We are delighted to present the Q&A Session with Chris Demetriou, the London Borough of Islington’s Assistant Director of Corporate Fleet, Transport & Accessible Community Transport. Chris oversees the council’s fleet electrification strategy, transitioning over 500 vehicles to battery electric by 2030 to meet their net zero commitment. With over 20 years of public service experience, Chris is passionate about environmental issues and achieving Islington’s 2030 Net Zero target. Under his leadership, Islington leads in phasing out fossil-fueled vehicles, setting benchmarks in innovative technology like their award-winning diesel to electric refuse vehicle upcycling. Chris, a strategic leader involved in projects like Vehicle to Grid and Solar PV, envisions transforming the main fleet depot into a micro-grid. Join us as Chris shares his insights on managing large fleets, the benefits of electric vehicles, and the future of sustainable transport.

#LEVS: In your experience managing a large fleet, how can electric vehicles contribute to improved efficiency and cost savings for organisations?

#Chris Demetriou: Managing a large fleet of vehicles, whether that be traditional fossil fuelled vehicles, or their electric equivalents is always challenging particularly when a large proportion of these vehicles are heavy goods vehicles such as refuse collection vehicles (RCV), community buses and cage tippers. As we continue to drive forward with our transition from fossil fuelled vehicles to full battery electric, we have seen the many advantages first hand with improved efficiency and revenue cost savings.

Despite the higher initial purchase cost of EVs, the long-term operational and maintenance cost savings outweigh the upfront investment, resulting in overall cost savings for the council. For example, our average annual diesel cost for a refuse collection vehicle is approximately £25k whereas one of E-RCV’s cost us around £3.5k in kWh over the same 12-month period. Likewise, the average maintenance of E-RCV (A & B Services) costs us approx. £1.5k per annum whereas a diesel RCV costs us around £8k.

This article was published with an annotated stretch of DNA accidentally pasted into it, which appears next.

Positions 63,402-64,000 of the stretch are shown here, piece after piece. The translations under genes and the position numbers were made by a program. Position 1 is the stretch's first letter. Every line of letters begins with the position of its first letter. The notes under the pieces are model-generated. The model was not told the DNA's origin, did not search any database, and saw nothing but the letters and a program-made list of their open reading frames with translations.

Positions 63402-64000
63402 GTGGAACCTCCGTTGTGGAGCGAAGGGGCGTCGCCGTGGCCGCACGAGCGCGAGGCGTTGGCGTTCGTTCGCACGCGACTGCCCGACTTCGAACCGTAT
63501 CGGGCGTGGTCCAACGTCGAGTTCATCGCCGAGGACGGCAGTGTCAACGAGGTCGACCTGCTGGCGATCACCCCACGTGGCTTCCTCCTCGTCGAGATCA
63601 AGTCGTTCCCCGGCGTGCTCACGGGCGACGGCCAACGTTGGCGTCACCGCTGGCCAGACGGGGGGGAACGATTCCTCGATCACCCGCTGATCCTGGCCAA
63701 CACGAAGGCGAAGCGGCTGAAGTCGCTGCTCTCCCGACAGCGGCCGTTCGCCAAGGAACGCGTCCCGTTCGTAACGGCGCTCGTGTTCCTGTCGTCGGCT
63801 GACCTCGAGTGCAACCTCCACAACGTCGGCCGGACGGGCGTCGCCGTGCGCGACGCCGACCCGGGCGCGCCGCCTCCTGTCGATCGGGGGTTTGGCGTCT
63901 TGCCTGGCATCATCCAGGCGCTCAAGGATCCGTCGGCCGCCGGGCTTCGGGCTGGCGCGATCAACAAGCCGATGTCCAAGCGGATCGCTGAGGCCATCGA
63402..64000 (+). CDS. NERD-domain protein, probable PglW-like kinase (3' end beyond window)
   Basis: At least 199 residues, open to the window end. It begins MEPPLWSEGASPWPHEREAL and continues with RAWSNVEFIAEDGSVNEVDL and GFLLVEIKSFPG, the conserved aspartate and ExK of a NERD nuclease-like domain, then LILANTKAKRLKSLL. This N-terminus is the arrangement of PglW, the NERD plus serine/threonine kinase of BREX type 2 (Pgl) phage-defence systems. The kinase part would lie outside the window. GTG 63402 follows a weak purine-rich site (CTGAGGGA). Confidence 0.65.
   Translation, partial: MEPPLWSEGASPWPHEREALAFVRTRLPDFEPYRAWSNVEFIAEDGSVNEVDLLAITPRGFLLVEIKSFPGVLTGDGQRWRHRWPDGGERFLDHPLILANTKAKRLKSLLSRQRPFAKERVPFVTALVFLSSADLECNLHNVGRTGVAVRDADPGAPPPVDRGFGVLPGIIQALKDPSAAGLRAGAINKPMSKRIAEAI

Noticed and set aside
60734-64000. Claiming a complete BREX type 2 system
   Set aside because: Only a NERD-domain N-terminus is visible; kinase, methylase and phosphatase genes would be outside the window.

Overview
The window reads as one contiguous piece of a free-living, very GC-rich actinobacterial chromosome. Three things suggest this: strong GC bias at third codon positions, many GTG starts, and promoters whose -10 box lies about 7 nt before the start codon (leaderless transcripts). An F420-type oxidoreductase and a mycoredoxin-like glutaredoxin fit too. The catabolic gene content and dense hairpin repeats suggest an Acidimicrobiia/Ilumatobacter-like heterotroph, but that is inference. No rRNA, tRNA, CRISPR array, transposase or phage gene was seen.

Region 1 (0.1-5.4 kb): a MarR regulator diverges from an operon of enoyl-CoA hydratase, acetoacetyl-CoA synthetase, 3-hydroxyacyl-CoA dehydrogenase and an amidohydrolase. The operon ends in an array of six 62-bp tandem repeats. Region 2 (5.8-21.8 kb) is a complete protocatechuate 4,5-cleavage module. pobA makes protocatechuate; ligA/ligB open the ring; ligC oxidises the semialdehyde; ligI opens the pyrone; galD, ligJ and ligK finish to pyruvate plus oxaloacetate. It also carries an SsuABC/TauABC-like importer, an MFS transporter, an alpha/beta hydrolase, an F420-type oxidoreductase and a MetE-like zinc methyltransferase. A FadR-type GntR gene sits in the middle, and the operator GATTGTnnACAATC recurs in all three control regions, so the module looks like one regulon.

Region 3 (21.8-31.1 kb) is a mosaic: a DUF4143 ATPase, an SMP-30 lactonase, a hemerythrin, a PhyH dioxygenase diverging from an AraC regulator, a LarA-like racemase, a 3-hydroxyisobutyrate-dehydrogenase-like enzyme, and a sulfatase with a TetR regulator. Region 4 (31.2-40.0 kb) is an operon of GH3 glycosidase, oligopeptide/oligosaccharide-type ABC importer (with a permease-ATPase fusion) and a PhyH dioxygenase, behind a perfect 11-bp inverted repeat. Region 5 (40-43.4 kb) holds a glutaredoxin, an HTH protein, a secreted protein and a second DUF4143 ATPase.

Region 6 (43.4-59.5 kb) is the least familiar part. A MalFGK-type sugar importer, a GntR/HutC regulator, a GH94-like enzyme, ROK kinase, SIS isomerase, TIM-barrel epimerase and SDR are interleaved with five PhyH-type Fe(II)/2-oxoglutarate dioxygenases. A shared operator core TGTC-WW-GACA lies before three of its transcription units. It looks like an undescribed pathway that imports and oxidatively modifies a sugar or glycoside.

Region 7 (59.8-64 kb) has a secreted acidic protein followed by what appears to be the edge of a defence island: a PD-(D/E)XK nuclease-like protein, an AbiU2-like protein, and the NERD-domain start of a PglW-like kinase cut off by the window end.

It’s important for fleet operators to consider the total cost of ownership (TCO) of any EV they are purchasing and to do so over the vehicle’s lifetime, but fleet operators must try and move away from the traditional thinking that they can only run vehicles for a set length of time. The lifespan of EV’s will be longer than their internal combustion engine (ICE) equivalents and this should be considered in that TCO projection. We have several first-generation Nissan Leaf’s which are now 10 years old where they are still running absolutely fine where we have not had to change the high voltage batteries and we are still seeing a really good range in them.

Another cost saving bonus for us in Islington is seeing the reduction of our Ultra Low Emission Zone (ULEZ) costs come down from around £15k per month to just £3k now and very soon nothing as we replace our last non-ULEZ compliant vehicles with new electric cage tippers. I’m sure other fleet operators are in a similar situation or might be soon as we see more Clean Air Zones appear in different areas of the country.

#LEVS: From a broader perspective, how can the widespread adoption of electric vehicles contribute to a more sustainable future?

Chris Demetriou: Here in Islington, we declared a climate emergency in 2019 like many other local authorities did at the time but as we move forward through our EV transition, it seems there are still some local authorities and organisations who remain sceptical or possibly unsure on how they start their electrification journey. Here is Islington; decarbonising our fleet is a huge objective for us as are all our other 2030 Net Zero decarbonisation projects and we are determined to give our residents a greener, cleaner and healthier borough to live in.